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United States Department of Agriculture

Agricultural Research Service

Title: Pasteurization of Egg Products to Inactivate Avian Influenza and Newcastle Disease Viruses

Authors
item SWAYNE, DAVID
item SUAREZ, DAVID

Submitted to: United States Animal Health Association Proceedings
Publication Type: Abstract Only
Publication Acceptance Date: October 14, 2003
Publication Date: January 1, 2004
Citation: Swayne, D.E., Suarez, D.L. 2004. Pasteurization of Egg Products to Inactivate Avian Influenza and Newcastle Disease Viruses. United States Animal Health Association Proceedings, p547-548, 2004.

Technical Abstract: A series of individual studies were conducted in triplicate to look at inactivation of avian influenza (AI) (low pathogenicity - A/chicken/New York/13142-5/92 [H7N2]; high pathogenicity -A/chicken/Pennsylvania/1370/83 [H5N2]) and Newcastle disease (lentogens 'Ulster and B1 vaccine viruses; velogen - California END virus) when treated at industry standard pasteurization temperatures and in various egg products (homogenized egg [61C], 10% salted egg yolk [63C] and dried egg whites[55C]). For the first 2 products, we chose to take samples at 0, 1, 2, 3, 4, 6, 8 and 12 minutes of treatment. For the dried egg whites, we took samples at 0, 1, 2, 3, 5, 7 and 10 days of treatment. We added the viruses to the egg products to achieve a final concentration approximately equal to 5log10 EID50/ml of egg products (range 4.5-6.4log10 EID50/ml). Complete inactivation of the LP and HPAI viruses was accomplished in < 2 min in homogenized egg, < 2 min in salted egg yolks and <7 days in dried egg whites. For Newcastle disease viruses, <1 min in homogenized whole egg, < 1 min in salted egg yolk, and <2 days in dried egg whites. In conclusion, the common industry standards for pasteurization of various egg products will inactivate LP or HPAI viruses, and ND viruses at contamination levels far above those reported naturally.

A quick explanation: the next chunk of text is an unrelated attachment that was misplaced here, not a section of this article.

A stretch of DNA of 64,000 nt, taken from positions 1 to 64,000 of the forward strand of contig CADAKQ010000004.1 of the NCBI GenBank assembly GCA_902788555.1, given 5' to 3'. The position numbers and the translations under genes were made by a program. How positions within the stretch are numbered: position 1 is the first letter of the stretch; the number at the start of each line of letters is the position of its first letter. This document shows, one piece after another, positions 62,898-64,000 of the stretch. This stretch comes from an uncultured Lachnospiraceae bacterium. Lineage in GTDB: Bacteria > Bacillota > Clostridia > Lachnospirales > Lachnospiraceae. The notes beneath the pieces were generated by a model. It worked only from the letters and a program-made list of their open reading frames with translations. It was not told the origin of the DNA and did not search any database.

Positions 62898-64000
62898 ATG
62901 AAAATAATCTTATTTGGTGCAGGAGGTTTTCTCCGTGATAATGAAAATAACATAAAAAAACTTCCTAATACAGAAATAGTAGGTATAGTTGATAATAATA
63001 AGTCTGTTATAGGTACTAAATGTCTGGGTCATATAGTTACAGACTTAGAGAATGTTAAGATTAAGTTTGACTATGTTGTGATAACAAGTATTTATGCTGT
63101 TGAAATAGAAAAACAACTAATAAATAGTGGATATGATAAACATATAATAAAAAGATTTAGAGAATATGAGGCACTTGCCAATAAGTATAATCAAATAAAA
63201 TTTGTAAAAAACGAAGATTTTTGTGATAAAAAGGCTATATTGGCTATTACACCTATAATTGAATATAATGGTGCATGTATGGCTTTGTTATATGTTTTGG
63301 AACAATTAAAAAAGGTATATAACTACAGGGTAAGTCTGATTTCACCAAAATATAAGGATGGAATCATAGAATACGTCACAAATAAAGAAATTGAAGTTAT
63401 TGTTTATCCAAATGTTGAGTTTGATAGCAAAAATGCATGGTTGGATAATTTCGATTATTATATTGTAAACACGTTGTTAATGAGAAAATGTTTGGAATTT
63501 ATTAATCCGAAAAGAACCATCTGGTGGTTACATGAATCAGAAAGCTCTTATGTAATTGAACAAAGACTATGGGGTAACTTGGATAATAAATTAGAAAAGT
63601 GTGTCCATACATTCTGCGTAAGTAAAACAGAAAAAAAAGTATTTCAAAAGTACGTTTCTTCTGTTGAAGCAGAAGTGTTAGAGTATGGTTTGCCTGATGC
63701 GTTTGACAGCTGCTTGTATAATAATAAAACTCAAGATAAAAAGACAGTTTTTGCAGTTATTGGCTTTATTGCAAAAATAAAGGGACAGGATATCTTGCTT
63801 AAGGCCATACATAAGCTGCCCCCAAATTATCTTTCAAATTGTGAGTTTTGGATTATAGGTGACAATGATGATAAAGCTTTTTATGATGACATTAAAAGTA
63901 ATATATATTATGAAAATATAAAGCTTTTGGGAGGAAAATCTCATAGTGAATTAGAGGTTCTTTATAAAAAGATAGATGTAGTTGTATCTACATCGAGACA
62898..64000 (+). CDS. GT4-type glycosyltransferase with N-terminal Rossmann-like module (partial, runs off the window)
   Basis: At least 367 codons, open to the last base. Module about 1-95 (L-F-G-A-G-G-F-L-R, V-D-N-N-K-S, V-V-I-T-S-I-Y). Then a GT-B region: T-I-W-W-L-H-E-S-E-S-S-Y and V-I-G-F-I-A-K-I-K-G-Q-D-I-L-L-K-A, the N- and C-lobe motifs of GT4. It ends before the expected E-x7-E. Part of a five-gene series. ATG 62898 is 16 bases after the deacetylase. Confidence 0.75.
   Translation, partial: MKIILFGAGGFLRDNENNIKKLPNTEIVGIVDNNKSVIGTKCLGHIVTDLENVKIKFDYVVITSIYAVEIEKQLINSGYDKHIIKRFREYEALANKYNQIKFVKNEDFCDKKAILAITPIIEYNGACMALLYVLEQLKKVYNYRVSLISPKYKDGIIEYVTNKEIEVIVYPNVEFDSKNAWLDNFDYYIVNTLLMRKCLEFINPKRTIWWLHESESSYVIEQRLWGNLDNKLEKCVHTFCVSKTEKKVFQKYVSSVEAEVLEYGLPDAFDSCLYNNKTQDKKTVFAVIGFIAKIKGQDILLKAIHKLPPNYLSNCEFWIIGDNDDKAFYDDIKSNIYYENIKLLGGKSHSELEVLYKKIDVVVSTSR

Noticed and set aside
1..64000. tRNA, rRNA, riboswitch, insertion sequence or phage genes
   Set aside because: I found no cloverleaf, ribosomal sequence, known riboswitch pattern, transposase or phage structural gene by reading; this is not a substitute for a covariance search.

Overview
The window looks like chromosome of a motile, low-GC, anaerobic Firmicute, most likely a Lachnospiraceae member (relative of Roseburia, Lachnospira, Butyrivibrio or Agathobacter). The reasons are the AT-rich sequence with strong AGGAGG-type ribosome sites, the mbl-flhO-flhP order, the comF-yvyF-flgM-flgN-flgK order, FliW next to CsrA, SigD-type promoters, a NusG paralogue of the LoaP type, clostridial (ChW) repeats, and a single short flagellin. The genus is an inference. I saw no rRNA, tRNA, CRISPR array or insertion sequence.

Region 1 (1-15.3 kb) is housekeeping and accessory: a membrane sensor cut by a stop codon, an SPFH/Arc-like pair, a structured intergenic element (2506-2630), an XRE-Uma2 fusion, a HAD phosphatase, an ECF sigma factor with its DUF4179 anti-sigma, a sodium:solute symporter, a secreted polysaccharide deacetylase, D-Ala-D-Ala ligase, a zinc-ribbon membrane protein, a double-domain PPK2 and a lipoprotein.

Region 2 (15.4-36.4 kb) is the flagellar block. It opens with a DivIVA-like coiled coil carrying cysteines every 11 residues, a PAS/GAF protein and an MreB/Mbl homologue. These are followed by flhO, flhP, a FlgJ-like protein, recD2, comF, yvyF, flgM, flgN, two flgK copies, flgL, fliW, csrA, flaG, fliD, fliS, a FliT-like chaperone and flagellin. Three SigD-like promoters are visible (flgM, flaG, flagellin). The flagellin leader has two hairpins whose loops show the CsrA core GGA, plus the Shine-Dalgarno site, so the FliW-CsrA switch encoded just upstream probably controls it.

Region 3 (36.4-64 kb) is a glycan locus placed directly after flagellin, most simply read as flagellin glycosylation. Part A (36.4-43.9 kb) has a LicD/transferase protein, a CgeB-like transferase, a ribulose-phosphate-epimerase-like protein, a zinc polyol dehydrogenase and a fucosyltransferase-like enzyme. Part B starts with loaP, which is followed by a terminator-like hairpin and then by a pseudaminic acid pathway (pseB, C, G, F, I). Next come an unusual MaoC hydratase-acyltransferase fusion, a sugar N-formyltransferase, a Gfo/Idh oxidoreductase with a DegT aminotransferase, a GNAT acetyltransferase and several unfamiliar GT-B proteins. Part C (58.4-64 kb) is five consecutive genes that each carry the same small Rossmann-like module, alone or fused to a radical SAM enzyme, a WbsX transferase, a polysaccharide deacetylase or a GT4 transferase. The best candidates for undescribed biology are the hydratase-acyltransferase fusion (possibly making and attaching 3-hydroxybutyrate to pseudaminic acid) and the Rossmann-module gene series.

Last Modified: 8/19/2014